It's widely accepted that distracted driving is a serious danger on New York and U.S. streets and highways, but how to curb the issue is up for debate.
In New York, texting while driving and talking on cellphones while driving is illegal. To encourage drivers to follow the law, governor Andrew M. Cuomo recently unveiled "Texting Zones" that give drivers along the New York State Thruway and state highways a place to pull off the road to use their cellphones and mobile devices.
Meanwhile, auto manufacturers and technology companies are trying to combat distracted driving with new technology.New models of vehicles have an increasing number of technologies that allow drivers to talk on their phones hands-free. Mobile applications are now available to disable certain uses of cellphones when a vehicle is operating.
But some researchers say that fighting technology with technology won’t work. Recently, researchers told members of the Governors Highway Safety Association that real progress on distracted driving will not come from technology. Instead, drivers need to be convinced to put safety ahead of access to information, they said.
One professor said that social influences push bad behavior even when good technology is in place. He would like to find ways to get people to make to decide not to text before they pick up the phone. One solution: to deemphasize the instant gratification that people get from texting. What if drivers thought of driving as they do with flying, when people accept that they cannot call or text while in the air.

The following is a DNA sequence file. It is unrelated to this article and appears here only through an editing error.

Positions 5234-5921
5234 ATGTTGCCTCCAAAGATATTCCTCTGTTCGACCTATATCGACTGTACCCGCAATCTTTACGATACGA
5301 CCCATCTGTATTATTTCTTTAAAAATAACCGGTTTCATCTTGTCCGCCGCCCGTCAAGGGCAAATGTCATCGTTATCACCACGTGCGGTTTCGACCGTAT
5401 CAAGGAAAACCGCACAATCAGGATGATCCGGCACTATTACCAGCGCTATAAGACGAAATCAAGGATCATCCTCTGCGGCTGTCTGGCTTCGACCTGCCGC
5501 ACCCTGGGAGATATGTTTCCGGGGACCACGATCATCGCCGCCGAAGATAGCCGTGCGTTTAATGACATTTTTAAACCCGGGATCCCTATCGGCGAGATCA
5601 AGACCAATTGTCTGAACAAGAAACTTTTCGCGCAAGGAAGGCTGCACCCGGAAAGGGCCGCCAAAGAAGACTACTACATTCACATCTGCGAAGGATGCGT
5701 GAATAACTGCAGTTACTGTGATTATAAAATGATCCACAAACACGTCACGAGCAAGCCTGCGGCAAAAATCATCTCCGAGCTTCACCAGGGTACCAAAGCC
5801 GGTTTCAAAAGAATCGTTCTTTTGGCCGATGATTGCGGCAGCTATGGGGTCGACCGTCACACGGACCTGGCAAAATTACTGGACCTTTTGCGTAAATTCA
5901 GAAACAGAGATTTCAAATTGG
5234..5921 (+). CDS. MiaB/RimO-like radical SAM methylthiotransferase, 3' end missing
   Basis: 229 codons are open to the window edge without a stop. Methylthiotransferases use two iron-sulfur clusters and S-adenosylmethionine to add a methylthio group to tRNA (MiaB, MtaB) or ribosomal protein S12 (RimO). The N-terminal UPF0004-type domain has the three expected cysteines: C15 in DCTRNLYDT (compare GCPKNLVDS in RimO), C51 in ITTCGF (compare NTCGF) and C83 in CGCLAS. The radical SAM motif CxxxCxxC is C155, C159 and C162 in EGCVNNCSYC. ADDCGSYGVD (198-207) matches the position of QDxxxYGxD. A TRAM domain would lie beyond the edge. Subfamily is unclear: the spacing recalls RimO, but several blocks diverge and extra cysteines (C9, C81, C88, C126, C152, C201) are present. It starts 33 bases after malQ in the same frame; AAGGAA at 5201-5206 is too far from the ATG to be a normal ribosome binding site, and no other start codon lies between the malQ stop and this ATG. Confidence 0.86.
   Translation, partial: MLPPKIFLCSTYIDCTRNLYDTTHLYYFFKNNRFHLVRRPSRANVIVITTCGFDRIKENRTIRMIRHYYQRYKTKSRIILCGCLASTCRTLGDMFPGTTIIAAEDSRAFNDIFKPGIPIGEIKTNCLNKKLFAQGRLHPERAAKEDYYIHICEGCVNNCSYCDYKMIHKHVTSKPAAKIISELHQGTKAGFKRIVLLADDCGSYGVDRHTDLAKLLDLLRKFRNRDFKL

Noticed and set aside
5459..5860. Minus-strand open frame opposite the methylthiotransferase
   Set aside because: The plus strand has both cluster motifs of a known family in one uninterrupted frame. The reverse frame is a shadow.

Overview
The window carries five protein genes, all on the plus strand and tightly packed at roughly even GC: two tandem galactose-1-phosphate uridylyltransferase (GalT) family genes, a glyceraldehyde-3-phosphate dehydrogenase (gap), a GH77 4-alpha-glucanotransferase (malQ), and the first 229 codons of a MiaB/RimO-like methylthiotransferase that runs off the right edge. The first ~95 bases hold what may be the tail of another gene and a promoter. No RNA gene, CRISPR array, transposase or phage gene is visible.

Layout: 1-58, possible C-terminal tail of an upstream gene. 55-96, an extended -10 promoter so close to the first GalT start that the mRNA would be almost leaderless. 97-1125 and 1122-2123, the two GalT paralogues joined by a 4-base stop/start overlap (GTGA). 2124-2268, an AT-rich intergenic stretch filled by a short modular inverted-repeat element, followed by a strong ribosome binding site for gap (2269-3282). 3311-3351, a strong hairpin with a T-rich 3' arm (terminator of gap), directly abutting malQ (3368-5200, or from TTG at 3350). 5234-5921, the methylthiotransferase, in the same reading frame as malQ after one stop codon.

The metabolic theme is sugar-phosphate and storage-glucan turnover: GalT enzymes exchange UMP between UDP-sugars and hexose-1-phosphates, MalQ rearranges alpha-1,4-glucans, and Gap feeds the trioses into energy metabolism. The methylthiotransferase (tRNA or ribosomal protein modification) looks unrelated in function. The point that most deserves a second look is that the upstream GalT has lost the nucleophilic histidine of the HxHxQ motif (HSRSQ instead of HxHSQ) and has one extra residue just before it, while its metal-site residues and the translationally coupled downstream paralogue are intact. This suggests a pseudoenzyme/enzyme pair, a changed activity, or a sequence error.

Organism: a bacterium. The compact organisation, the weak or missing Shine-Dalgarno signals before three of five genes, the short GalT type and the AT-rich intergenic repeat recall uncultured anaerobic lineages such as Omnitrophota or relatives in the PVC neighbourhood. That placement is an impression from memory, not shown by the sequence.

Changing drivers’ attitudes is difficult, however. In the 1980s, the use of seat belts became the norm only after drivers were educated, regulations enacted and enforcement stepped up. To stop distracted drivers, the same combination will likely be required, the researchers said.
In a news release, Gov. Cuomo said the state is using every available method to reduce texting while driving. In addition to the Texting Zones, State police have new methods of detecting distracted drivers, there are tougher penalties and public outreach.
Source: Huffington Post, “To Fix Distracted Driving, Experts Say Target The People, Not The Tech,” Bianca Bosker, Aug. 27, 2013; Governor’s Press Office, Governor Cuomo Unveils "Texting Zones" Along NYS Thruway and Highways for Drivers to Pull Over and Use Their Cell Phones, Sept. 23, 2013